*Monte Carlo Methods in Finance*", P. Jäckel explains a simple way to clean up a correlation matrix. When a given correlation matrix is not positive semi-definite, the idea is to do a singular value decomposition (SVD), replace the negative eigenvalues by 0, and renormalize the corresponding eigenvector accordingly.

One of the cited applications is "

*stress testing and scenario analysis for market risk*" or "

*comparative pricing in order to ascertain the extent of correlation exposure for multi-asset derivatives*", saying that "

*In many of these cases we end up with a matrix that is no longer positive semi-definite*".

It turns out that if one bumps an invalid correlation matrix (the input), that is then cleaned up automatically, the effect can be a very different bump. Depending on how familiar you are with SVD, this could be more or less obvious from the procedure,

As a simple illustration I take the matrix representing 3 assets A, B, C with rho_ab = -0.6, rho_ac = rho_bc = -0.5.

1.00000 -0.60000 -0.50000

-0.60000 1.00000 -0.50000

-0.50000 -0.50000 1.00000

For those rho_ac and rho_bc, the correlation matrix is not positive definite unless rho_ab in in the range (-0.5, 1). One way to verify this is to use the fact that positive definiteness is equivalent to a positive determinant. The determinant will be 1 - 2*0.25 - rho_ab^2 + 2*0.25*rho_ab.

After using P. Jaeckel procedure, we end up with:

1.00000 -0.56299 -0.46745

-0.56299 1.00000 -0.46745

-0.46745 -0.46745 1.00000

If we bump now rho_bc by 1% (absolute), we end up after cleanup with:

1.00000 -0.56637 -0.47045

-0.56637 1.00000 -0.46081

-0.47045 -0.46081 1.00000

It turns out that rho_bc has changed by only 0.66% and rho_ac by -0.30%, rho_ab by -0.34%. So our initial bump (0,0,1) has been translated to a bump (-0.34, -0.30, 0.66). In other words, it does not work to compute sensitivities.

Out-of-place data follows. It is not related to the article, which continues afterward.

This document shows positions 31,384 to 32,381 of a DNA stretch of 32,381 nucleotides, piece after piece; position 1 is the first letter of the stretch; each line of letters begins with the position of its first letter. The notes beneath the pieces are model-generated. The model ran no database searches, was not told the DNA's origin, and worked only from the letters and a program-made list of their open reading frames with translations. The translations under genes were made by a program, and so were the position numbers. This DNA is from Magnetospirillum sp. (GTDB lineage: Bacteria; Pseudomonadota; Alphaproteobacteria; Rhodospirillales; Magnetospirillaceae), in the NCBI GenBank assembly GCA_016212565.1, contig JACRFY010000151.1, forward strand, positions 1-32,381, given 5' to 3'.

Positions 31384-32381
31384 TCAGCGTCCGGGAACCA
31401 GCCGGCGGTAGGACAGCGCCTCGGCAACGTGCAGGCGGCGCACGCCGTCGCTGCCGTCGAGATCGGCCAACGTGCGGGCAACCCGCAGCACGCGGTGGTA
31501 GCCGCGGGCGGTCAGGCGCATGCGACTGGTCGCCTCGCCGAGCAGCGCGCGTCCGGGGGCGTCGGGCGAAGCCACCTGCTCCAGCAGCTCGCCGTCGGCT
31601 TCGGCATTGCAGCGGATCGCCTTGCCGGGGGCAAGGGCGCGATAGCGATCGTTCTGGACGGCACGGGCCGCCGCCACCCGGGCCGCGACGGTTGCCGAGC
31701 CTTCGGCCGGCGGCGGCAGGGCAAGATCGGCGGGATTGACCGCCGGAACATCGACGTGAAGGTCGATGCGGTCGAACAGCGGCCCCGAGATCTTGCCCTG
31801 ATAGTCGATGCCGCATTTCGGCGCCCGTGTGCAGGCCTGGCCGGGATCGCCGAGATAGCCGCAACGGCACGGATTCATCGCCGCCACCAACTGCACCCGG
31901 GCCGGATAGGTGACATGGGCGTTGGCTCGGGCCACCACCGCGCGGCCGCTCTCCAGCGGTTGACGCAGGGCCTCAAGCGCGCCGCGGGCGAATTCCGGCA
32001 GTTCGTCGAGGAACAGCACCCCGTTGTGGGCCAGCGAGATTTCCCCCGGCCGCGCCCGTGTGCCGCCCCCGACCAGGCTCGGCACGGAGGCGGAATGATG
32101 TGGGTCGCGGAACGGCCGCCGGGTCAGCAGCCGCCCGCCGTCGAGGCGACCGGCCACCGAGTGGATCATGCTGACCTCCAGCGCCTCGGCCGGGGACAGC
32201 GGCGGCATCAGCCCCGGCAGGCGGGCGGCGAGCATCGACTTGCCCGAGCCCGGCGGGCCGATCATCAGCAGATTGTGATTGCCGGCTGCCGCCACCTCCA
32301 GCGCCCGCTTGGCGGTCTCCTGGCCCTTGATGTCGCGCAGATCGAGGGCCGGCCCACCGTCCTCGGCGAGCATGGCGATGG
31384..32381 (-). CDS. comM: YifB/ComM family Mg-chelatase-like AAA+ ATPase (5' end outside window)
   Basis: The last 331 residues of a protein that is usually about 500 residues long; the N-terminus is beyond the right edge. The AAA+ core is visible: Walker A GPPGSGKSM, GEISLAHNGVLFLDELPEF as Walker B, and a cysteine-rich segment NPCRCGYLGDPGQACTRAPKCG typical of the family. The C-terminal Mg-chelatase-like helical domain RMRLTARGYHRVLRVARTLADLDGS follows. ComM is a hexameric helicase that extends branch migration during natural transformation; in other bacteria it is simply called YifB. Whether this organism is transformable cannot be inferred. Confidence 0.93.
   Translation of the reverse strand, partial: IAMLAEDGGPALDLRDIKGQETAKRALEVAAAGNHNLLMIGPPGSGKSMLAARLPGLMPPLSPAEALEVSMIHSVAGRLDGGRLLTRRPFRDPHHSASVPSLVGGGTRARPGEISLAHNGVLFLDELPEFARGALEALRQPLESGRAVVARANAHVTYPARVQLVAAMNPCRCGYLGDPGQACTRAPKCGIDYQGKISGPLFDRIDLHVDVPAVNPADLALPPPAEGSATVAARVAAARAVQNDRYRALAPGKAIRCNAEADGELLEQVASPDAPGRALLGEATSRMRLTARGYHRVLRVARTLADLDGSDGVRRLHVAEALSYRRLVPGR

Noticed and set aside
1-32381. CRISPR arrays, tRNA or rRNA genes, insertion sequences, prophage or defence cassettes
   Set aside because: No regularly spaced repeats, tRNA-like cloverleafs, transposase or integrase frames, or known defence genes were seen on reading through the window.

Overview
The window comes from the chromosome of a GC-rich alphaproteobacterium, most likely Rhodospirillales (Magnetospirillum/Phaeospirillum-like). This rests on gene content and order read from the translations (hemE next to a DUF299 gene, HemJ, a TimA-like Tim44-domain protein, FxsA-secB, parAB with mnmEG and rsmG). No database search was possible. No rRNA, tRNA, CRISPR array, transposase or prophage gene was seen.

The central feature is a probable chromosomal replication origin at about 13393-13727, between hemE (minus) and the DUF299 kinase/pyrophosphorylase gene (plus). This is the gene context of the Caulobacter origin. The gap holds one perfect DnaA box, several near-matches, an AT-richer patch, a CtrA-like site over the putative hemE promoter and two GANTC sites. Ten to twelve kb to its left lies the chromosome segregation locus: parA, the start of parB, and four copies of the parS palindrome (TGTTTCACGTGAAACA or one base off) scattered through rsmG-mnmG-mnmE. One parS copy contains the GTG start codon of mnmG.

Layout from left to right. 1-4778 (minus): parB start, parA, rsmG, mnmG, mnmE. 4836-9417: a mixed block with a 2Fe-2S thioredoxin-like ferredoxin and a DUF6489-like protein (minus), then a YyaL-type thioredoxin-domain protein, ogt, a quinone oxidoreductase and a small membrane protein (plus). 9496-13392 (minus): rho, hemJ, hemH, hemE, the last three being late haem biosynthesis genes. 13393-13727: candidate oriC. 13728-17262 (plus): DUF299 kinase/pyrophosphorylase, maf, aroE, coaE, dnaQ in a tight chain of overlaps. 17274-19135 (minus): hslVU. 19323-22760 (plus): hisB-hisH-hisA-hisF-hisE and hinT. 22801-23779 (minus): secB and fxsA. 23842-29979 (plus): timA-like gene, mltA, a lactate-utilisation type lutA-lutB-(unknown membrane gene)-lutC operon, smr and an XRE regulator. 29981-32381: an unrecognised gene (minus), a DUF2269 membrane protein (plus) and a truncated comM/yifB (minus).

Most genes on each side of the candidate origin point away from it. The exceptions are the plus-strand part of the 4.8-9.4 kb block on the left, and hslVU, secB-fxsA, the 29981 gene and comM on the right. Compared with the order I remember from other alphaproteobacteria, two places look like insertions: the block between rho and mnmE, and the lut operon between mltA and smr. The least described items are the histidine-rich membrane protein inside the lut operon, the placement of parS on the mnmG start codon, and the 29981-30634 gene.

One can optimize to obtain the nearest correlation matrix in some norm. Jaeckel proposes a hypersphere decomposition based optimization, using as initial guess the SVD solution. Higham proposed a specific algorithm just for that purpose. It turns out that on this example, they will converge to the same solution (if we use the same norm). I tried out of curiosity to see if that would lead to some improvement. The first matrix becomes

1.00000 -0.56435 -0.46672

-0.56435 1.00000 -0.46672

-0.46672 -0.46672 1.00000

And the bumped one becomes

1.00000 -0.56766 -0.46984

-0.56766 1.00000 -0.46002

-0.46984 -0.46002 1.00000

We find back the same issue, rho_bc has changed by only 0.67%, rho_ac by -0.31% and rho_ab by -0.33%. We also see that the SVD correlation or the real near correlation matrix are quite close, as noticed by P. Jaeckel.

Of course, one should apply the bump directly to the cleaned up matrix, in which case it will actually work as expected, unless our bump produces another non positive definite matrix, and then we would have correlation leaking a bit everywhere. It's not entirely clear what kind of meaning the risk figures would have then.